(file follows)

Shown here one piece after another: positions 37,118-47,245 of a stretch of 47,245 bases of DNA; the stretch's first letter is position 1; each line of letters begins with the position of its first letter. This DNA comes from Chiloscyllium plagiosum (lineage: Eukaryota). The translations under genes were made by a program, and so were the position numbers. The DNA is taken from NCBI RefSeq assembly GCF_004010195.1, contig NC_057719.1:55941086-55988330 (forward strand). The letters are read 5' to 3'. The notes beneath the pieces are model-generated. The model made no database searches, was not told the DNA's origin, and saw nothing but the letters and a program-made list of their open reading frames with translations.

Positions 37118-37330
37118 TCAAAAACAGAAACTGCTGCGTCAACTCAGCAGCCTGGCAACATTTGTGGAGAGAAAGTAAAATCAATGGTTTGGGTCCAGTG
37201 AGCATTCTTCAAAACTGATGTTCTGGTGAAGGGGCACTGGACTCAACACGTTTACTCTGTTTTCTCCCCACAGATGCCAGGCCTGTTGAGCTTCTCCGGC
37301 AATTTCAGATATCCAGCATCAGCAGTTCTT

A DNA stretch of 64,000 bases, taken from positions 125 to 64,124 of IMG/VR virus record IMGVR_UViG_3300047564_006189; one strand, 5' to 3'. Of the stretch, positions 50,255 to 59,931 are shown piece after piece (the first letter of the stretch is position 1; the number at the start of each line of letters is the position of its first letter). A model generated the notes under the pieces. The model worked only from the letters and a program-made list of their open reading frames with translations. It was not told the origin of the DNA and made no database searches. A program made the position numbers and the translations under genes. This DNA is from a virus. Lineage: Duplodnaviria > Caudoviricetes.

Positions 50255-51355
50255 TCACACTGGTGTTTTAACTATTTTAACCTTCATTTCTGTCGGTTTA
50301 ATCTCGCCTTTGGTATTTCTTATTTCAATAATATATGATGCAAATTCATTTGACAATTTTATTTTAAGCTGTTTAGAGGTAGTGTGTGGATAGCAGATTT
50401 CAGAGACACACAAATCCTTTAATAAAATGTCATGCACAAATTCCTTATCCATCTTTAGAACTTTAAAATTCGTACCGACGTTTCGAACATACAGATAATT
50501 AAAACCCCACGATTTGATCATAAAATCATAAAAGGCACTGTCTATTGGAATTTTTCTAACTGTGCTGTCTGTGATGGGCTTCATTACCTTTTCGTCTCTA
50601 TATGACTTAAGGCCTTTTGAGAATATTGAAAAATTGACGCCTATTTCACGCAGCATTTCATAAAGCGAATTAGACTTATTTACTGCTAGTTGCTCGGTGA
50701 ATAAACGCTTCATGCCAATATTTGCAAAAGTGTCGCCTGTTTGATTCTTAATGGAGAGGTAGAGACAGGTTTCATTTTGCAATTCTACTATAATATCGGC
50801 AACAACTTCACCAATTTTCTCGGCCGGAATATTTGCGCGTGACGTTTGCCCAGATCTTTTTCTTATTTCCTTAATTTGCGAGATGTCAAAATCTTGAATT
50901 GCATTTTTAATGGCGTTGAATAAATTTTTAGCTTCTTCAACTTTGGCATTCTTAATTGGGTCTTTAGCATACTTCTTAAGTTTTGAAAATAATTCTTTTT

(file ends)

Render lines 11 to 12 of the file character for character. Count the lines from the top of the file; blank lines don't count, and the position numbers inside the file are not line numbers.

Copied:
50501 AAAACCCCACGATTTGATCATAAAATCATAAAAGGCACTGTCTATTGGAATTTTTCTAACTGTGCTGTCTGTGATGGGCTTCATTACCTTTTCGTCTCTA
50601 TATGACTTAAGGCCTTTTGAGAATATTGAAAAATTGACGCCTATTTCACGCAGCATTTCATAAAGCGAATTAGACTTATTTACTGCTAGTTGCTCGGTGA